Plans to bar Qatari jets from entering airspace over the countries involved in the dispute–especially neighboring Saudi Arabia–could be even more problematic, inflating expenses by forcing significant diversions and putting the viability of some routes in jeopardy, according to Martin Consulting, an airline advisory firm in Dubai.

“Diverting around closed airspace means higher fuel costs and longer flight times,” said Mark Martin, the firm’s chief. “Destinations in Africa and across the Indian Ocean may no longer be sustainable.”

The Saudi ban on flights was introduced Monday, with the airspace restrictions to take effect on Tuesday. Egypt and Bahrain have also said that Qatari carriers will be barred from overflights, though the U.A.E. has indicated that its airspace will remain open. Qatar Air declined to comment, beyond saying that it has suspended service to the four countries.

Other regional airlines will also take a hit, though not as dramatically as Qatar. Dubai-based Emirates and FlyDubai, Etihad Airways PJSC of Abu Dhabi, and Air Arabia of Sharjah were set to cease flights to Doha on June 6. Saudi Arabian Airlines, Egyptair, and Bahrain-based Gulf Air will also halt services; all told, those carriers will cancel about two dozen daily departures, according to OAG.

Etihad and Emirates—which last year began deploying an Airbus SE A380 superjumbo for some Doha services—could see their revenue fall by as much as 15 percent if the ban continues, according to Frost & Sullivan. Qatar Air code-share partners such as British Airways and American Airlines could also be hurt by the measures, the consultancy says.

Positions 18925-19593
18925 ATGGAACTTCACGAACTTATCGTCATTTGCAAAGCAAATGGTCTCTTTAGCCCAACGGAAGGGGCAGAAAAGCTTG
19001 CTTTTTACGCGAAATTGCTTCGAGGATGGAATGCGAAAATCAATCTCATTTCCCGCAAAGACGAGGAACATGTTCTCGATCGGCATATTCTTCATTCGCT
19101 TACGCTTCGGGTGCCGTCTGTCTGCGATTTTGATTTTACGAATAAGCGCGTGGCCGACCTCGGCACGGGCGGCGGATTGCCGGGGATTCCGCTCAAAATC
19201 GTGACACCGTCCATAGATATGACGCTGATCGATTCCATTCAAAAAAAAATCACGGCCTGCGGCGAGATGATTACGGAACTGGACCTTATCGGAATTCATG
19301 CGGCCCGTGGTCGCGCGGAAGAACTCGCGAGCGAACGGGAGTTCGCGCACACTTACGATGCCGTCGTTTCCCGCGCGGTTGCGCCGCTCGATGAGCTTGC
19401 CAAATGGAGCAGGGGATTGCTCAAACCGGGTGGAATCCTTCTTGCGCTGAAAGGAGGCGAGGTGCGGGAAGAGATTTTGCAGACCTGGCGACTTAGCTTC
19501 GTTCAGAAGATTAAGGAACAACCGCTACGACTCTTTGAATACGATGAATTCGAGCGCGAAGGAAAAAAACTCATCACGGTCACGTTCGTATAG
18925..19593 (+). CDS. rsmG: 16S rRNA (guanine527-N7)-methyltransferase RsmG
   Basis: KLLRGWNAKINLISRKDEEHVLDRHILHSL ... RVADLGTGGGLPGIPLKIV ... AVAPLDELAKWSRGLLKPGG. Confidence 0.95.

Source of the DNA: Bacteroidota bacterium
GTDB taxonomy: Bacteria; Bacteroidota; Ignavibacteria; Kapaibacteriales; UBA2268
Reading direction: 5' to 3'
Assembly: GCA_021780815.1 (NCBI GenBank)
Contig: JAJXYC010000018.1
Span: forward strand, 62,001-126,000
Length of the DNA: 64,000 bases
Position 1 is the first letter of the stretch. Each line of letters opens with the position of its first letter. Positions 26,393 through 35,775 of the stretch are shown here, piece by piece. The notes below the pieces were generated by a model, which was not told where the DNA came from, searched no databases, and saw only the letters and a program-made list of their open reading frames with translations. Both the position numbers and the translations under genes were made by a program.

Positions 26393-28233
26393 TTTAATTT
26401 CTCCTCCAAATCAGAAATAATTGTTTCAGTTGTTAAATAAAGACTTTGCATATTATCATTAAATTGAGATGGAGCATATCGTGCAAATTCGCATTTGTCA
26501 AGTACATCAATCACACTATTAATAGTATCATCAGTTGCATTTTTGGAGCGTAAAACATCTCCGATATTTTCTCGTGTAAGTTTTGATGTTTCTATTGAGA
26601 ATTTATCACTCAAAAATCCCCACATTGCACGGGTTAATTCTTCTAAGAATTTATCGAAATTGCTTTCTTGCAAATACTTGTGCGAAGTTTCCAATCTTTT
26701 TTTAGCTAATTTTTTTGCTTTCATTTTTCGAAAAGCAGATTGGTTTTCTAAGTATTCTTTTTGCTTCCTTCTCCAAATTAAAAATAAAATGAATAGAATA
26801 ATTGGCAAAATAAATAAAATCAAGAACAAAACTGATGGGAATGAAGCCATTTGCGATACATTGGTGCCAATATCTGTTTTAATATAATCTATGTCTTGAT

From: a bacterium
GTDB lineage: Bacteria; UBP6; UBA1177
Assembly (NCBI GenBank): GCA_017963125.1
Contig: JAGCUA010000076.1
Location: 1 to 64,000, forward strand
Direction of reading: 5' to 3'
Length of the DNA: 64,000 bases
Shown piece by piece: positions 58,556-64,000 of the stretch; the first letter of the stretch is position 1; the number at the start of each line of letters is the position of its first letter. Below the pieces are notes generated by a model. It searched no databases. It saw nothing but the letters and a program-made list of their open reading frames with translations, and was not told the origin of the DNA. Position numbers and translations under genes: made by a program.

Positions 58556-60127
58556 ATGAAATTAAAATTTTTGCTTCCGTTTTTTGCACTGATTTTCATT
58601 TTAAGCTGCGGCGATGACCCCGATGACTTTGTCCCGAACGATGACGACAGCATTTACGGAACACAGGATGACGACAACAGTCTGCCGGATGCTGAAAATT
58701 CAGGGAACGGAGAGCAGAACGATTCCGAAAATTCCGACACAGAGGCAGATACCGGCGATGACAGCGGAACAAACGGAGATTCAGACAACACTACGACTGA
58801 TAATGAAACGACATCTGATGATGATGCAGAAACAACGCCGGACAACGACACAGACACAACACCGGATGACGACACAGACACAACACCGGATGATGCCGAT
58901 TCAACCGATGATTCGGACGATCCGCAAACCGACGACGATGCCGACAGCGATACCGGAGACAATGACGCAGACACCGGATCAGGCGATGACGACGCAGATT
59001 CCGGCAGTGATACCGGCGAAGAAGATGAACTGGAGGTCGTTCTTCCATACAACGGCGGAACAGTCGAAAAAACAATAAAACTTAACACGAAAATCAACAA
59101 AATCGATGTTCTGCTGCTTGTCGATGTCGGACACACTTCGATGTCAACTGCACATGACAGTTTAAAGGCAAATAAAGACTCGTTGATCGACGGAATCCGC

Earnings at Qatar Air, like other Gulf carriers, are already being squeezed as the low price of crude weighs on economic growth in the region and hurts demand for travel among oil-industry executives. And an American ban on people using laptops aboard U.S.-bound flights amid concern about potential terrorist attacks is also taking a toll on business-class demand.

More than 10 percent of all seats in and out of Qatar are on flights involving the four nations imposing the ban, said Diogenis Papiomytis, director of aerospace at Frost & Sullivan, with most passengers who use those links transferring to or from the long-haul services that make up the bulk of Qatar Air’s earnings. On routes between Qatar and the U.A.E., 80 percent of passengers have an origin or final destination beyond the two countries, according to Papiomytis, who said the measures represent a “major headache” for route planners at all carriers concerned.

“The network impact is huge; the financial impact depends on the length of closures,” he said.

The disruption is dealing a blow to the plans of Akbar Al Baker, Qatar Air’s chief executive officer, who has overseen construction of a gleaming new hub in Doha and has said he wants to strengthen ties to overseas carriers. Qatar Air owns 20 percent of British Airways parent IAG SA and 10 percent of South America’s biggest carrier, LatAm Airlines Group SA, deals that Al Baker says can help cut costs on purchases of planes and other supplies.

Qatar Air has expressed interest in Royal Air Maroc, it’s negotiating the purchase of a 49 percent stake in Italy’s Meridiana SpA, and Al Baker has said he aims to set up an airline in India with a fleet of 100 narrow-body planes. Before the blockade, the carrier had planned to add more than two dozen new routes this year and next.

“We see there is potential for us in many other regions and cities,” Al Baker told Bloomberg Television in April. “We have a lot of other opportunities, a lot of other new markets.